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I was in a secret relationship with the deceased and should inherit under his will. Which case won? – Wills/ Intestacy/ Estate Planning



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The Facts

Deceased leaves $6 million estate to nieces

G died on 13 August 2013 from a heart attack at the age of
65.

He had owned a pharmacy in Sydney and had no wife or
children.

His closest relatives were his two nieces, C and A.

After her uncle died, C found a two-page document in a Bible on
his bedside table. It was signed, dated, and looked to be an
informal will.

The will appointed C as executor and divided G’s $6 million
estate equally between C and A.

Y challenges will on basis of secret relationship with
deceased

Y, a man who was 30 years younger than G, claimed to have had a
secret same-sex relationship with G for 14 years prior to G’s
death.

Y commenced proceedings in the Supreme Court of NSW to challenge
the will.

These proceedings were complex and extended for several
years.

Y made a number of claims, one of which was a family provision
claim under the NSW Succession Act 2006.

The primary judge dismissed this claim on the basis that Y was
not eligible to commence a claim for a family provision order.

Y appealed to the NSW Court of Appeal, and C defended the
proceedings as the executor of G’s will.





case a – The case for Y

case b – The case for C, the executor

  • I satisfy three categories of legal eligibility to make a claim
    against the will. First, I was living with G in a de facto
    relationship at the time of his death. Secondly, I was partly
    dependent on G and was a member of his household. Thirdly, I was
    living with G in a “close personal relationship” at the
    time of his death.

  • I had a secret romantic relationship with G, which took place
    exclusively at G’s pharmacy, for a period of 14 years.

  • We met in 1999 and for the first two years spent about three or
    four days per week together, for about three to five hours on each
    occasion. By 2001, we commenced a sexual relationship, conducted
    entirely in secret and exclusively at the pharmacy, because G spent
    most of his life at the pharmacy.

  • We lived our secret life in the pharmacy’s backroom
    dispensary. There we lived together and would cook and eat
    together, watch television together and have sex. I also helped G
    do the pharmacy books and stock the shelves.

  • Witnesses have confirmed that G routinely socialised at the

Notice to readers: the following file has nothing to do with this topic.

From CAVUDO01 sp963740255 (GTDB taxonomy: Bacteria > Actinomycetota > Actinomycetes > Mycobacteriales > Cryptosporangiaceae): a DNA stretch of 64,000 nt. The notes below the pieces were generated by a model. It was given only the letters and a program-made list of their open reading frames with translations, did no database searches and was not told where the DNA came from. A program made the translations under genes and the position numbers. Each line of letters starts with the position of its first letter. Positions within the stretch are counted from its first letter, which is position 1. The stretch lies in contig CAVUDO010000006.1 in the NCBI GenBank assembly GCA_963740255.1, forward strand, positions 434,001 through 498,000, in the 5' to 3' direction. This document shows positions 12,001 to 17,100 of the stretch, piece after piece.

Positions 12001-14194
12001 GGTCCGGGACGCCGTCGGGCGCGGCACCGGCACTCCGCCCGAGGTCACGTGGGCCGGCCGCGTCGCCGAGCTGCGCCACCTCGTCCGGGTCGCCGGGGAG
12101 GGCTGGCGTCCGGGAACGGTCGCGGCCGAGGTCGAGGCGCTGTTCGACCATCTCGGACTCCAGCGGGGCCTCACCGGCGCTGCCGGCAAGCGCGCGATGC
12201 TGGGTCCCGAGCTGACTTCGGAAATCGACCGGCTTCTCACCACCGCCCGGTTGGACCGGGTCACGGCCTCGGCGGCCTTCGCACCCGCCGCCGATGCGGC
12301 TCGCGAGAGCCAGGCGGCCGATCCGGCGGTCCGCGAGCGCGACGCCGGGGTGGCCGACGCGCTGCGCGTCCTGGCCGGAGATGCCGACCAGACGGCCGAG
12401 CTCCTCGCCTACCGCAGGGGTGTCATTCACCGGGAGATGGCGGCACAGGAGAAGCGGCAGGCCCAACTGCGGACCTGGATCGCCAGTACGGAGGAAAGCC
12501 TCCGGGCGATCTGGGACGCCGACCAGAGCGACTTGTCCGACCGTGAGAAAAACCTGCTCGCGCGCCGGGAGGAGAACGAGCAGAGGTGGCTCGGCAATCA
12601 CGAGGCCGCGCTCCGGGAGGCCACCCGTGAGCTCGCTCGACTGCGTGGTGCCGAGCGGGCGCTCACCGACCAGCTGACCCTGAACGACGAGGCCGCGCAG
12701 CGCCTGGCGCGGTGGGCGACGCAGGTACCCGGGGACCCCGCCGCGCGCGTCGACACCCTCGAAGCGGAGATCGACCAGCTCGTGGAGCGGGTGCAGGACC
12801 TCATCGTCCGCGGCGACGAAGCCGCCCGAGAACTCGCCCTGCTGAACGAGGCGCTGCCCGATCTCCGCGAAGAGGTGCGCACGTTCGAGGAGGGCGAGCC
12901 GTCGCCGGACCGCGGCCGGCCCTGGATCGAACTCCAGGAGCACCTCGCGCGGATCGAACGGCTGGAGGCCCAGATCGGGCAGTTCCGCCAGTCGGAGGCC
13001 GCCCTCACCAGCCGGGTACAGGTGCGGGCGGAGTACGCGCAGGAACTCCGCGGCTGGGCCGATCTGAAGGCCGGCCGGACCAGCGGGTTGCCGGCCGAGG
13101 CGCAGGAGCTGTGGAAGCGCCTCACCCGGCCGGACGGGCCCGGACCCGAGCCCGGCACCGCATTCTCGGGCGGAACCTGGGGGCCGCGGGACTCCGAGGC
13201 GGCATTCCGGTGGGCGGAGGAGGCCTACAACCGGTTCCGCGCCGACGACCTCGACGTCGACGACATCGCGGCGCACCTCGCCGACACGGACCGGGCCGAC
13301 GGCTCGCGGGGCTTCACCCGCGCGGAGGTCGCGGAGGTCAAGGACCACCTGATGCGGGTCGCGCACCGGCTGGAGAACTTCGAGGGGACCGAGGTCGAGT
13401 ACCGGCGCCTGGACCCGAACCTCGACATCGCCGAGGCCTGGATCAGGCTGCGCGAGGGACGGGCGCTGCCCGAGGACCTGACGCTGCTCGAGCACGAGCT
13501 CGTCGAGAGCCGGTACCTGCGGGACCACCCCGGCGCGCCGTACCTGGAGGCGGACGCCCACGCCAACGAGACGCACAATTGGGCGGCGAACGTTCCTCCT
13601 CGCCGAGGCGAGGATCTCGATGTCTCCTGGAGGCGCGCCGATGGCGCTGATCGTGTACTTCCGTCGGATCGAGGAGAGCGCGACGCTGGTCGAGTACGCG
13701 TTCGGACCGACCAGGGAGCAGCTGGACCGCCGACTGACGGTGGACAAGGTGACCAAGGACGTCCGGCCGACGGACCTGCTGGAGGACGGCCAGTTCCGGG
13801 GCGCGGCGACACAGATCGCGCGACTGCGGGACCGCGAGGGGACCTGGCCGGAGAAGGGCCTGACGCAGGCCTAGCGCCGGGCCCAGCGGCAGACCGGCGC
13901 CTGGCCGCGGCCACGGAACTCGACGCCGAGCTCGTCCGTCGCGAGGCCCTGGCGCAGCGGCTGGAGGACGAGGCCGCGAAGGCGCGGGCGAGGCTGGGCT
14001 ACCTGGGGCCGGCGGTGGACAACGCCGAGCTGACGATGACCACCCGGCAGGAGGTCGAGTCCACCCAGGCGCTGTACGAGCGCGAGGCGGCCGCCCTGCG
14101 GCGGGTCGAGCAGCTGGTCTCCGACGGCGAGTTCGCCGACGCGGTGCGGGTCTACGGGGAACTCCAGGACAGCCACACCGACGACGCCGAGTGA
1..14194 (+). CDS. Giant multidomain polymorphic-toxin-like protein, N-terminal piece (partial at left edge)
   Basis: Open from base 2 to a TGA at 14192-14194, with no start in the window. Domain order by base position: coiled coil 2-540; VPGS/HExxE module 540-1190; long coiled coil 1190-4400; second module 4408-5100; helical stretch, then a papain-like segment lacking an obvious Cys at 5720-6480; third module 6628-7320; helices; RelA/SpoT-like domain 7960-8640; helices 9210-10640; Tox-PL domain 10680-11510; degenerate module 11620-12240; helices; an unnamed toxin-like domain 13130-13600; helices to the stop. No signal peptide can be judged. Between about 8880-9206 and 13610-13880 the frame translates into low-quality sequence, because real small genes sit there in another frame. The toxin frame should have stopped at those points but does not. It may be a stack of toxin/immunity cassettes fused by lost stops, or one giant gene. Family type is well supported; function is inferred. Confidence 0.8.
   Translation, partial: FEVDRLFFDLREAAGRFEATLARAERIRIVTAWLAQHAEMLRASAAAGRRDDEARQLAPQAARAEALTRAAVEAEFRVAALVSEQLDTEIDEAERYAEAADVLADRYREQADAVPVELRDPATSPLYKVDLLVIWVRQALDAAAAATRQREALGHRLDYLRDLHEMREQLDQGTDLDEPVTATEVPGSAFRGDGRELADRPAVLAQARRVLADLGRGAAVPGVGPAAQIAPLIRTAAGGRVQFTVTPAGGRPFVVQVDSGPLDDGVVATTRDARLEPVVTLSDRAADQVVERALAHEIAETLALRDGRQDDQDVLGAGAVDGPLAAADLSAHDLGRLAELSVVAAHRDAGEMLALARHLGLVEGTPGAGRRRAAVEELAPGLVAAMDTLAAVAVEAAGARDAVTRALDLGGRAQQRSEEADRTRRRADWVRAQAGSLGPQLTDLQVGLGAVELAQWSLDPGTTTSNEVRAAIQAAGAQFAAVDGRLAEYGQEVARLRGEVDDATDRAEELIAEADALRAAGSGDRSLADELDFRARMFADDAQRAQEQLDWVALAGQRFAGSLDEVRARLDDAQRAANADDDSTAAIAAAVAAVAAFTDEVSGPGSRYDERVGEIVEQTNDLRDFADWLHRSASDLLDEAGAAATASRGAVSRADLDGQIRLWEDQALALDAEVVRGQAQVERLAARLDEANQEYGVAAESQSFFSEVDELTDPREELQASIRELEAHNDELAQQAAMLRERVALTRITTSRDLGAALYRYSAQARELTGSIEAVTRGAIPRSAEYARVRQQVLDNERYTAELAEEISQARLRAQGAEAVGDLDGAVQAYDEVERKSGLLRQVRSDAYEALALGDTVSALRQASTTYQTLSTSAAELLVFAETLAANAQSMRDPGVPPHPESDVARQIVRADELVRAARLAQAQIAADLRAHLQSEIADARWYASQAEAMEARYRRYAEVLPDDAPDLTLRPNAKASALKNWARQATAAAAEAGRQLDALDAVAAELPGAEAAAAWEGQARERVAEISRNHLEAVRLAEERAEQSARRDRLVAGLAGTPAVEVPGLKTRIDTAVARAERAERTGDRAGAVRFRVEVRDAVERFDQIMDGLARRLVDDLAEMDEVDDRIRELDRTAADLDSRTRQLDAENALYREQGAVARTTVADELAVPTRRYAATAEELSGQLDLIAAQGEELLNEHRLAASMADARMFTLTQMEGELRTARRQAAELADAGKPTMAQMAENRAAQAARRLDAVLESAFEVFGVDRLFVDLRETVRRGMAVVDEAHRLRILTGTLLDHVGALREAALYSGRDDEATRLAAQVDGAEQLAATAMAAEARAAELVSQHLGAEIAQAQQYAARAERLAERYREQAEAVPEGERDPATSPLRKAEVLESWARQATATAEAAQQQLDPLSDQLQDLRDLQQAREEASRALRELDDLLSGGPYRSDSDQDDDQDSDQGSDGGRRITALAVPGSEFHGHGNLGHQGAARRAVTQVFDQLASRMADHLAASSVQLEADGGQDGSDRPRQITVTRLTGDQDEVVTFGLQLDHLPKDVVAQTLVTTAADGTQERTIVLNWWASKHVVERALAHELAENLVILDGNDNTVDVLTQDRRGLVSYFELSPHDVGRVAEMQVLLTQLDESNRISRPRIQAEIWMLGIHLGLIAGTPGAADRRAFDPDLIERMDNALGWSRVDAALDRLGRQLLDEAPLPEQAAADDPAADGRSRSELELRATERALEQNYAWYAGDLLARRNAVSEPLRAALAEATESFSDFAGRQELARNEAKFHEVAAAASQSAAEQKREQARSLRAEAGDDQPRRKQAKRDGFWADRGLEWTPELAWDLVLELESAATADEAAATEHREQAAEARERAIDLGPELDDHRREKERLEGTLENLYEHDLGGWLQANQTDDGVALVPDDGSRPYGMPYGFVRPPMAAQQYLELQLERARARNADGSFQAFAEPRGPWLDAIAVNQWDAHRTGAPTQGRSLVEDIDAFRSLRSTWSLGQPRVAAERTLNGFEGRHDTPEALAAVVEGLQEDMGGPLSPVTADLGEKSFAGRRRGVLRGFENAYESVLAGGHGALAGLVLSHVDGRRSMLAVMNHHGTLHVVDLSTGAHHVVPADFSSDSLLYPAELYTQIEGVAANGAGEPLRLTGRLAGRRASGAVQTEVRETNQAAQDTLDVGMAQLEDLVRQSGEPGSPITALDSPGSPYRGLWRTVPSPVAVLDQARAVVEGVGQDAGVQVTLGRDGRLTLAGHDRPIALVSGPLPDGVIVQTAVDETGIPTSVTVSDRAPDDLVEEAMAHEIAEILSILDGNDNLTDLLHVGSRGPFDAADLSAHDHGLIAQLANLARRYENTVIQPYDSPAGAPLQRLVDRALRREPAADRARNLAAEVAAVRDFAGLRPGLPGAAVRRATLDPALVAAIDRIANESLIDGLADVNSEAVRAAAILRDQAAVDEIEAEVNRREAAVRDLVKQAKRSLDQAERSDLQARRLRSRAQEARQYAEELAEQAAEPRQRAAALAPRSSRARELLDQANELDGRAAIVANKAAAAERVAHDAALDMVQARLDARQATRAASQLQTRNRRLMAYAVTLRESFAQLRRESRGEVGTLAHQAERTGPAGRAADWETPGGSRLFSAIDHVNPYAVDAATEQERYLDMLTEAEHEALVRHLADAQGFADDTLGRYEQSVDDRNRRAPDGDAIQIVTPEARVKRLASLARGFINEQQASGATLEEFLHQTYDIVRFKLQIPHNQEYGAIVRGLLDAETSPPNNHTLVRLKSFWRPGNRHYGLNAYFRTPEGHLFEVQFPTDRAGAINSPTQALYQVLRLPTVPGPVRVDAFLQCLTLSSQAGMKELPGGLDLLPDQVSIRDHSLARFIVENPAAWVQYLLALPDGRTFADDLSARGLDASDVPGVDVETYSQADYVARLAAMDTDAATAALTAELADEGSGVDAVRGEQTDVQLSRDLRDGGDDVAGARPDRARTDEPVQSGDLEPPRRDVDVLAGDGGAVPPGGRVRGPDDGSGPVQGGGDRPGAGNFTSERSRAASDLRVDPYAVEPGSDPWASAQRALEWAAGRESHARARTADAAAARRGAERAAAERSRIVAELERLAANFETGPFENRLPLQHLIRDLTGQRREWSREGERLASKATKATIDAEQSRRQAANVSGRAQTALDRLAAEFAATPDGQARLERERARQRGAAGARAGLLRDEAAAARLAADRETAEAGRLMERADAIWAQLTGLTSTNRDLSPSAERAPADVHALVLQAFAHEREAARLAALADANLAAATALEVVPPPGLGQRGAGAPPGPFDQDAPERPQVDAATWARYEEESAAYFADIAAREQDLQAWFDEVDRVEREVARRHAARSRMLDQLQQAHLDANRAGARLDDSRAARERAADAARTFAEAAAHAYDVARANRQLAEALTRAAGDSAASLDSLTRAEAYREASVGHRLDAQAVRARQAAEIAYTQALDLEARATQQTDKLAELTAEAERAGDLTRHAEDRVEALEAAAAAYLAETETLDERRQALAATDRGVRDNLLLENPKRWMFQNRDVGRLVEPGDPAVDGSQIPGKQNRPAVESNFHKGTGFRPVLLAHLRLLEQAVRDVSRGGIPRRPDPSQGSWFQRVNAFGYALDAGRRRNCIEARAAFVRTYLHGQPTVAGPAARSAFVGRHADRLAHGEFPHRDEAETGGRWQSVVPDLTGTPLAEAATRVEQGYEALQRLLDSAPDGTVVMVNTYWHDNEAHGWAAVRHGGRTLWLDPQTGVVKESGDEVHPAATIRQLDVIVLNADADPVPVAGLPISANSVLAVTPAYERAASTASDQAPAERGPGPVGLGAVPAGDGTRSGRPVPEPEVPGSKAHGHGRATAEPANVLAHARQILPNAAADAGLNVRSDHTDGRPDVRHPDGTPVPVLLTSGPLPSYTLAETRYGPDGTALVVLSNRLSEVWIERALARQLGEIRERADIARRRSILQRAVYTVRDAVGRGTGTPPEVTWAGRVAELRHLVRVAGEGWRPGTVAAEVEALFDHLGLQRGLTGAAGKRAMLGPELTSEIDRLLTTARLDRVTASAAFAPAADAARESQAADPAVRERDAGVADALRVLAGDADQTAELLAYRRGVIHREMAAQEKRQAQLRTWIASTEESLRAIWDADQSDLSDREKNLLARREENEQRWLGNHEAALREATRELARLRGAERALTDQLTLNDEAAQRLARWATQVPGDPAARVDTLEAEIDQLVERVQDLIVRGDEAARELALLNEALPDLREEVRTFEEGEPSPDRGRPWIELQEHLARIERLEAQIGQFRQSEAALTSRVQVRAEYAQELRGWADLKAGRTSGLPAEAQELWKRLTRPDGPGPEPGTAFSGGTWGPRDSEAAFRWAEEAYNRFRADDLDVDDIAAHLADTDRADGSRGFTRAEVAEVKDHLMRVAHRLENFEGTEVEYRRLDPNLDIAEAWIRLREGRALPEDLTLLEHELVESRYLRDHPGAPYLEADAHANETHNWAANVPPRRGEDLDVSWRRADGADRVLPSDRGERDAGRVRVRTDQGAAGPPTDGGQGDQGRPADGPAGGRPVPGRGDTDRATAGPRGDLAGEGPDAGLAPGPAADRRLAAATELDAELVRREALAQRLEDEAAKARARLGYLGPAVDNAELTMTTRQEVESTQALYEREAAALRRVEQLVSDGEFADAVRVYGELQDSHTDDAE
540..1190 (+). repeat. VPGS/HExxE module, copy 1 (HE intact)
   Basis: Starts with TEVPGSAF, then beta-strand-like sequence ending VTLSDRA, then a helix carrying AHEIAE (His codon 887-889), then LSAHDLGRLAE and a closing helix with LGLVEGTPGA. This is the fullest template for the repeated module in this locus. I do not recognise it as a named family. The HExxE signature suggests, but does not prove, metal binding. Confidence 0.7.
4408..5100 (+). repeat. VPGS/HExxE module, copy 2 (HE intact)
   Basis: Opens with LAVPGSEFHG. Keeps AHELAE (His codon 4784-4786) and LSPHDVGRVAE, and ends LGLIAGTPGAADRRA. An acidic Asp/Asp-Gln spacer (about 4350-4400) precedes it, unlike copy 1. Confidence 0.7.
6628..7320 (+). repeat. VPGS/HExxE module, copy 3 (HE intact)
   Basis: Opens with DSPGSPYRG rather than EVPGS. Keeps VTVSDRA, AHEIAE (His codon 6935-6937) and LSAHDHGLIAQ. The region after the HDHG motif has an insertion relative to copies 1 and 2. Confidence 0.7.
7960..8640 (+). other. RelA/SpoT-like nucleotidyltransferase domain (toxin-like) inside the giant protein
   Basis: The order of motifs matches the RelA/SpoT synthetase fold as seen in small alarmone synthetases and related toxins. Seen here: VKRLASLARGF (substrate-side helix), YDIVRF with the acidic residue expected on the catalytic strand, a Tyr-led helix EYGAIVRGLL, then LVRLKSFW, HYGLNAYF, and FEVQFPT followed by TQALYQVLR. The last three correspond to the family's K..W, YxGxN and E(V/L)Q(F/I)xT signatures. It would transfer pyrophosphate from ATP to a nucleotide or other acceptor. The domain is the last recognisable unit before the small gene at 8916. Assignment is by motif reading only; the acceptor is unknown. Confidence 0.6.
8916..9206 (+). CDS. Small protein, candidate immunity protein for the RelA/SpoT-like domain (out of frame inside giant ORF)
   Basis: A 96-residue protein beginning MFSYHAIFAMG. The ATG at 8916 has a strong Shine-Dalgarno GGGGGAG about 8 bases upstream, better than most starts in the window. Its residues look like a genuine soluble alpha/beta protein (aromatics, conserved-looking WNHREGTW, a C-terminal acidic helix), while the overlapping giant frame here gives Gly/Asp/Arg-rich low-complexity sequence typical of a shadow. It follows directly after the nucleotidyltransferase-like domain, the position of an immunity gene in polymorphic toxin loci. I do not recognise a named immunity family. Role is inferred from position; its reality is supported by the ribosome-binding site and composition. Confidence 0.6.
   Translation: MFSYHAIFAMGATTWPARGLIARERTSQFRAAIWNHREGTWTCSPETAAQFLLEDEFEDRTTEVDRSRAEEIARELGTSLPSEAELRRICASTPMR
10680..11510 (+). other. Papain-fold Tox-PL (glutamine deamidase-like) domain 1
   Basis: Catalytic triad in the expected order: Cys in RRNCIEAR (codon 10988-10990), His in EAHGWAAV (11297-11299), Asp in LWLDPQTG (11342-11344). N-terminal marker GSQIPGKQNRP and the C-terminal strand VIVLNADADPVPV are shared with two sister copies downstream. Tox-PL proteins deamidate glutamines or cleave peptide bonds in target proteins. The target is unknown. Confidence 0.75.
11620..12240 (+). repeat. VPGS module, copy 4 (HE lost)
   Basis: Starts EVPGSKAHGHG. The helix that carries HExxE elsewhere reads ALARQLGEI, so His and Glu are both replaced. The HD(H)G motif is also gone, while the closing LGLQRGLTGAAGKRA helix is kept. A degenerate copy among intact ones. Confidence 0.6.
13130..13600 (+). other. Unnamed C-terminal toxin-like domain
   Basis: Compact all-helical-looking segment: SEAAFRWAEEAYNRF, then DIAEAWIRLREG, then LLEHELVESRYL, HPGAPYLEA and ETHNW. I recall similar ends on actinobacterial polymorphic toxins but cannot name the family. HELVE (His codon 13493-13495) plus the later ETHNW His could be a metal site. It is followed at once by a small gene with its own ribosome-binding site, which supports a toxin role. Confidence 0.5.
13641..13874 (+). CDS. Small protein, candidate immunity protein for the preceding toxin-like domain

pharmacy, and cooked, ate and slept there, and that I was a regular
    visitor to the pharmacy and would stay there until the early hours
    of the morning.

  • G also provided business advice to me with respect to
    purchasing a tyre business and he provided me with financial
    support to make the purchase. He also gave me the login details to
    his personal bank accounts, so that I could access money whenever I
    needed it, which I routinely did.

  • Since the facts show that I was living with G as a couple and
    that I was dependent on him, I am eligible to make a claim against
    his will, and the court must grant my appeal.

  • Y does not satisfy the criteria for eligibility to challenge my
    uncle’s will.

  • Y and my uncle never had a romantic relationship, nor did they
    live together. There was no privacy at the pharmacy, so how exactly
    could a “secret” relationship take place for 14 years
    without anybody noticing?

  • My uncle never displayed any interest in sexual activities with
    other males. He had long-term sexual relationships with women, whom
    he spoke about regularly to me, my sister and to his friends.

  • Y and my uncle did not meet in 1999 as Y asserts. They met in
    2007 through Y’s wife at the time. Between 2007 and my
    uncle’s death, Y and my uncle had a friendship or a commercial
    relationship, but nothing closer.

  • The funds that my uncle provided to Y were loans, not gifts. My
    uncle always intended that these loans would be repaid. My uncle
    had conversations with third parties where he indicated the
    payments were loans. Also, Y commenced a pattern of regular
    repayments, commencing shortly before my uncle’s death.

  • Further, my uncle did not live at the pharmacy. He had a
    residence in Strathfield where he lived. He may have stayed at the
    pharmacy on occasion, but this only involved him putting his head
    on the desk for a few hours. There isn’t even a bed or shower
    at the pharmacy.

  • Since the facts show that my uncle and Y were not living
    together and that Y was not dependent on him, the court must
    dismiss Y’s appeal.





Cast your judgment below to find
out



Tierah Faulder

Will disputes

Stacks Law Firm

The content of this article is intended to provide a general
guide to the subject matter. Specialist advice should be sought
about your specific circumstances.

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